The Invention of the Eyewitness: Witnessing and Testimony in Early Modern France
In an examination of eyewitness travel writing in thirteenth- through sixteenth-century France, Andrea Frisch studies the figure of the witness at a historical juncture and in a cultural context in which that figure is generally thought to have begun to assume a recognizably modern form and function.
Whereas most accounts of early modern travel literature tend to read modern presuppositions about witnessing and testimony back into the material, Frisch approaches the early modern witness in terms of the cultural legacy of the Middle Ages. Through primary readings in law and theology, Frisch documents the tension between the ethical witness (the characteristic witness of premodernity) and the epistemic witness (the modern witness) and explores the impact of that tension on the figure of the witness in pre- and early modern French-language travel literature.
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The very fact that a true performative must occur in the presence of at least one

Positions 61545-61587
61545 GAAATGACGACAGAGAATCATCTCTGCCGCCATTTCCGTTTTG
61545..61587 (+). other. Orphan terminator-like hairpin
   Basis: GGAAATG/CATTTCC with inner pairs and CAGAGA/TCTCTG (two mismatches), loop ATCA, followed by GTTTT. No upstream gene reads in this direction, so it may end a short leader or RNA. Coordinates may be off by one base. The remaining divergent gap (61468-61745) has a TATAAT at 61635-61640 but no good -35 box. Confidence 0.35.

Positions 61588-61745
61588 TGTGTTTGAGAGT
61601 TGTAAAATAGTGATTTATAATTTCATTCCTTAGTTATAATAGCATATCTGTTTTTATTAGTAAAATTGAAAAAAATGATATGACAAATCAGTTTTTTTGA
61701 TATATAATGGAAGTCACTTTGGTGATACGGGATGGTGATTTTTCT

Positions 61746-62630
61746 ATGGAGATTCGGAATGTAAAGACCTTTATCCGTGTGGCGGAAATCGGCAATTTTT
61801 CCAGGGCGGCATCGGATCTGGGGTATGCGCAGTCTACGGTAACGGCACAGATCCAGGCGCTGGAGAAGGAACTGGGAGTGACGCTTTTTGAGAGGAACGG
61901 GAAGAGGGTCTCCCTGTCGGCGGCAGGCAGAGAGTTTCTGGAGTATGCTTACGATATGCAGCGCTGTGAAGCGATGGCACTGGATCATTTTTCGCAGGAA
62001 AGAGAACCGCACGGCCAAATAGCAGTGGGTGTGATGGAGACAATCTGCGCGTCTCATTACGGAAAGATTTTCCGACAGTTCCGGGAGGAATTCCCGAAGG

witness perhaps constitutes the fundamental distinction between it and what
Austin called the “ non - serious ” performative in How to Do Things with Words .
11 One of the stops on the fictional voyage recounted in the book is a " school of
testimony ” run by a chap called Hearsay ( “ ouy - dire ” ) . Readers have often
been nonplussed to find the likes of Ludovico de Varthema , Pedro Cabral , and ...
As the sixteenth - century witness was called upon to testify in an increasingly
abstract and anonymous context in which his ethical status gradually lost its
feudal moorings , the very notion of ethos itself was in the process of being
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THE WITNESS AND THE JUDGE
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